Research on Genetic Link to Severe Form of Multiple Sclerosis Under Attack

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STAT today is reporting on a "withering assault" by scientists debunking a headline-making study that claimed a genetic mutation greatly increases the risk of contracting a severe form of multiple sclerosis.

The study, published in the June issue of Neuron, claimed to identify a single malfunctioning gene called NR1H3 as the cause of primary progressive multiple sclerosis in some patients.

"This is by far the strongest connection ever found between any single genetic mutation and MS," wrote our genetics specialist, Dr. Barry Starr, in a post about the discovery.

About 60,000 people in the U.S. have PPMS, according to statistics from multiple sclerosis organizations. None of the therapies currently in use for multiple sclerosis have been shown to work for PPMS.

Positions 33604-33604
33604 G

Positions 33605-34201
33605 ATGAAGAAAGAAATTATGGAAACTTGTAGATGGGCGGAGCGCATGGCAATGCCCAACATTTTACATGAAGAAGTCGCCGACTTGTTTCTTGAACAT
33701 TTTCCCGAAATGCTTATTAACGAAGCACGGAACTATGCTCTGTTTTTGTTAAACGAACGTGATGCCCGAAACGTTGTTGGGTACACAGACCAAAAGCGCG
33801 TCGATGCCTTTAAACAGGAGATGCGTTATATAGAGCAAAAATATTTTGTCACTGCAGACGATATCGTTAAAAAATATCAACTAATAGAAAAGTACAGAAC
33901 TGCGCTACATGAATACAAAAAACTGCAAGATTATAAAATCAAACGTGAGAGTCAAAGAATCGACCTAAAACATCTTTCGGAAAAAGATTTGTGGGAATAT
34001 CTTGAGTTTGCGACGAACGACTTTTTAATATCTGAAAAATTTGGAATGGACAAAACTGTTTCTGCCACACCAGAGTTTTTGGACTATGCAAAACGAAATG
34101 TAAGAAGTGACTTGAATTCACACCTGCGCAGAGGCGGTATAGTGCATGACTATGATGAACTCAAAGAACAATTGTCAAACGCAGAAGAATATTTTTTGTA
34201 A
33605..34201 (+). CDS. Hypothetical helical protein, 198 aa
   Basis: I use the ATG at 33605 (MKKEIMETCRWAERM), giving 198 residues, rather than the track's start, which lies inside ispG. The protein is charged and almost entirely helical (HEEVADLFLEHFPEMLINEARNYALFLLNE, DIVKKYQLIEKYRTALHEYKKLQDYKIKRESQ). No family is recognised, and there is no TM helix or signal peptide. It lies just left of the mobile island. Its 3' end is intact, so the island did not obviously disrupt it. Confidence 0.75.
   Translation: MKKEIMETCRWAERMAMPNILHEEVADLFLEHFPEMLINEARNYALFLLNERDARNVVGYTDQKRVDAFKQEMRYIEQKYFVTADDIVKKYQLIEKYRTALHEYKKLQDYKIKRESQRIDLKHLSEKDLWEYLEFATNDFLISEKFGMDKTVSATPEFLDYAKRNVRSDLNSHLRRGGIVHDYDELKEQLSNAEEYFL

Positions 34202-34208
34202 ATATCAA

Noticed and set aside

STAT's report says scientists looking at larger genetic databases had not found an association between NR1H3  and multiple sclerosis. One researcher published a failed attempt to replicate the original study in a non-peer-reviewed paper posted on the bioRxiv website.


Carles Vilariño-Güell of the University of British Columbia, the lead researcher of the Neuron paper, defended the study to STAT. 

“I do believe [the association between the mutation and MS] is correct, although it would be nice to have some independent replication,” he said. “In addition to the data in the Neuron article, we have unpublished results that provide additional support” for the original claim."

Read STAT's coverage here: